Sherline: Diamond Drag Engraving Tool Holder

Although I shouldn’t have used a hardened shaft for the case, the rest of the diamond drag tool holder worked out well enough:

Sherline Diamond Drag Holder - assembled
Sherline Diamond Drag Holder – assembled

The dimension doodle shows what’s inside and gives some idea of the sizes:

Sherline Diamond Drag Holder - dimension doodles
Sherline Diamond Drag Holder – dimension doodles

From left to right, it’s an M6×1.0 setscrew to adjust the spring preload, a spring harvested from a cheap clicky ballpoint pen, a machined cap, a 3 mm rod (which should be a hardened & ground shaft, but isn’t) surrounded by a pair of LM3UU linear bearings, a machined coupler, and the stub of a diamond engraving tool’s shank.

Tapping 15 mm of M6×1.0 thread inside of the case took an unreasonable amount of grunt. Next time, brass.

The setscrew gets a little boss to hold the spring away from the adjacent threads in the case:

Sherline Diamond Drag Holder - setscrew spring boss
Sherline Diamond Drag Holder – setscrew spring boss

The little machined cap has a somewhat longer spring guide to prevent buckling:

Sherline Diamond Drag Holder - shank cap spring guide
Sherline Diamond Drag Holder – shank cap spring guide

The spring fits snugly on the slightly enlarged section inside the last few coils, with the rest being a loose fit around the guide. When the spring is fully compressed, it’s just slightly longer than the guide and can’t buckle to either side.

The cap gets epoxied onto the 3 mm rod with some attention to proper alignment:

Sherline Diamond Drag Holder - shank cap alignment
Sherline Diamond Drag Holder – shank cap alignment

The other end of the rod has a 3 mm thread, which would be a serious non-starter on a hardened rod.

The shortened diamond tool shank gets epoxied into the gizmo connecting it to the now-threaded rod, again with some attention paid to having it come out nicely coaxial:

Sherline Diamond Drag Holder - diamond tool alignment
Sherline Diamond Drag Holder – diamond tool alignment

The LM3UU bearings got epoxied into the case, because I don’t have a deep emotional attachment to them.

Unscrew diamond tool, push spring onto cap, drop rod through bearings, crank setscrew more-or-less flush with the end of the case, screw diamond in place with some weak threadlock, add oil to rod, work it a few times to settle the bearings, and it’s all good.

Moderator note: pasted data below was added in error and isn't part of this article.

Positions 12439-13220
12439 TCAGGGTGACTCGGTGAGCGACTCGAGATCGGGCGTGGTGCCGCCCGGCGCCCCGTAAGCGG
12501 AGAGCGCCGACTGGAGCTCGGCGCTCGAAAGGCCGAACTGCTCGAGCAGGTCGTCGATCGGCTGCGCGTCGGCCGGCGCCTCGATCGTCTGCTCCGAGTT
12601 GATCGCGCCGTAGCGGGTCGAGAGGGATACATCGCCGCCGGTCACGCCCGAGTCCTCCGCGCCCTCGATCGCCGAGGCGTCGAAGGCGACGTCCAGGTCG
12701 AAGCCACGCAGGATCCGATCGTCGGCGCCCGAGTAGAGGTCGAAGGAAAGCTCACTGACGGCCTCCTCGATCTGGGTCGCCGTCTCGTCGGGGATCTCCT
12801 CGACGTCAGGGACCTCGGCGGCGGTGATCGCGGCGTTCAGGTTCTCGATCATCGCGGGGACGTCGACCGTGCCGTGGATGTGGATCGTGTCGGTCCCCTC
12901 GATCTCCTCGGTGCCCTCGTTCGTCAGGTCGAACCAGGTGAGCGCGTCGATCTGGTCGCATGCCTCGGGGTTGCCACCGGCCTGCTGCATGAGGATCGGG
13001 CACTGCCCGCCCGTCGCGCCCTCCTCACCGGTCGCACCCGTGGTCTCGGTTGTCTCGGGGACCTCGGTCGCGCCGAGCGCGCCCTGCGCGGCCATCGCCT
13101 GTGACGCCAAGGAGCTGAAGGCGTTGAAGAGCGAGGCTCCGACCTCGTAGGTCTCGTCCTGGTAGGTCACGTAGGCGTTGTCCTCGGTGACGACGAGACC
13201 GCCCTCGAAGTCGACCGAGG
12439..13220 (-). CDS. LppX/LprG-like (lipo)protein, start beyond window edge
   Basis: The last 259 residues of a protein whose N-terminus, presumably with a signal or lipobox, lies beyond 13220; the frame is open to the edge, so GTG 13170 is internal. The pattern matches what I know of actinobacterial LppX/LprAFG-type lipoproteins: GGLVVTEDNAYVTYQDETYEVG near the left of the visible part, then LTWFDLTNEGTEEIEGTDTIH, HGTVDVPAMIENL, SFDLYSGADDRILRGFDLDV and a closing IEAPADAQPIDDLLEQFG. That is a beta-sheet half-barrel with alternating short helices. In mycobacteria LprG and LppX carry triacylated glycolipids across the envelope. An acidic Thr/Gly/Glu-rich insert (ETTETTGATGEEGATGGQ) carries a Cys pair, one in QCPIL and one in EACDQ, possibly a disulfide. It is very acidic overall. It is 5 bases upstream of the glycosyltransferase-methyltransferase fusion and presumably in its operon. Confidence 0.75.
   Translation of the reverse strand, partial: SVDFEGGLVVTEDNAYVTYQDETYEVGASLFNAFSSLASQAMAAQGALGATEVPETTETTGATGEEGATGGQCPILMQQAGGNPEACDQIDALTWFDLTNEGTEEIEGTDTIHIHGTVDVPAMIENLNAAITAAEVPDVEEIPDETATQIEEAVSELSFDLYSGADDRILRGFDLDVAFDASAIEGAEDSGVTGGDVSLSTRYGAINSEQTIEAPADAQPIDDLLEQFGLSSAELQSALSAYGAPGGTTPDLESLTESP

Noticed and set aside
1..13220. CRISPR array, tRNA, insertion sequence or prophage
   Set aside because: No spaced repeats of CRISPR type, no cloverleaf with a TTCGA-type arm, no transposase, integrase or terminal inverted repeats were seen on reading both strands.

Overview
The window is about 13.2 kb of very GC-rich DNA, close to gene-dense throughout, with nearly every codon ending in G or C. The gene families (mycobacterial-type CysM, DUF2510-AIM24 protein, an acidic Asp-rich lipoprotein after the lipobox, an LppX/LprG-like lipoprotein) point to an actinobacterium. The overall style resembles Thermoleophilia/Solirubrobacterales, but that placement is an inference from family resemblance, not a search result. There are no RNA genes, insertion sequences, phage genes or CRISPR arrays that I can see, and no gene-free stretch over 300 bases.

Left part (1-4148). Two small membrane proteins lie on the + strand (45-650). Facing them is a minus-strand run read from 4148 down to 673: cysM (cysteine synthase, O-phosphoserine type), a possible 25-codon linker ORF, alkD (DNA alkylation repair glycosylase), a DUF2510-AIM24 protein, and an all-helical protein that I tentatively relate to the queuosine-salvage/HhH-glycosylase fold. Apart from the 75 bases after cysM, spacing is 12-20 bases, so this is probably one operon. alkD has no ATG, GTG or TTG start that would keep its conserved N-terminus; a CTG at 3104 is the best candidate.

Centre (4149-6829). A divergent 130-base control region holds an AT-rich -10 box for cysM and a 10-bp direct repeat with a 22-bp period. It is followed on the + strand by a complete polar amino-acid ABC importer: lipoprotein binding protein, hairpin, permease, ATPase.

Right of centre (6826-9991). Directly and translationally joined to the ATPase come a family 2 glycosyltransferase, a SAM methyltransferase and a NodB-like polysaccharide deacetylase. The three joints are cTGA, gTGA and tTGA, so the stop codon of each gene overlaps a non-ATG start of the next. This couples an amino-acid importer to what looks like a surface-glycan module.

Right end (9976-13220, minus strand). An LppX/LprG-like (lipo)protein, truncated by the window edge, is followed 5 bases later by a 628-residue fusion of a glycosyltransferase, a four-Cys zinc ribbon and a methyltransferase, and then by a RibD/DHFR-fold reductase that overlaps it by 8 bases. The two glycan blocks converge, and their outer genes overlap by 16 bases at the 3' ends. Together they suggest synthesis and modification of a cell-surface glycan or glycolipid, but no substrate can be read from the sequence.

A quick spring rate measurement setup, with a brass tube holding the diamond point off the scale pan:

Sherline Diamond Drag Holder - installed
Sherline Diamond Drag Holder – installed

The spring rate works out to 230 g + 33 g/mm for deflections between 1.0 mm (263 g) and 3.5 mm (346 g), so it’s in the same ballpark as the diamond tools on the MPCNC and CNC 3018.

Note: WordPress just “improved” their post editor, which has totally wrecked the image alignment. They’re all set to “centered” and the editor says they are, but they’re not. It’s a free blog and I’m using one of their ancient / obsolete / unsupported themes, so I must update the theme. Bleh.

10 thoughts on “Sherline: Diamond Drag Engraving Tool Holder

  1. Too late now, but for the future, could you have heated the shaft with a torch to get it softer?

    1. Beats me. I think it starts out induction-heated through the outer few millimeters, then ground to make it into a nice cylinder, which means my ham-fisted annealing would probably produce a pretzel or peppermint stick …

    2. Sounds like a job for a programmable kiln. The O1 anneal cycle is straight-forward, but keeping the stock from rusting at temp would be a challenge*. Looks like the shafting would take about 10 hours of heating time in the kiln; not terribly high temperatures for the ceramics people, but the 25C/hour cool off cycle is a killer for manual methods.

      (*) I think this is where stainless tool wrap and a bit of paper to get the oxygen comes to play, but buying pre-annealed steel is going to be cheaper. I thought about it once, then priced the stainless. Nope. (Wonders if the small kiln is still working. Hasn’t been turned on in several years.)

      1. Thanks for the analysis: now I know what I’m missing!

        Next time around, that brass rod’s definitely getting shortened.

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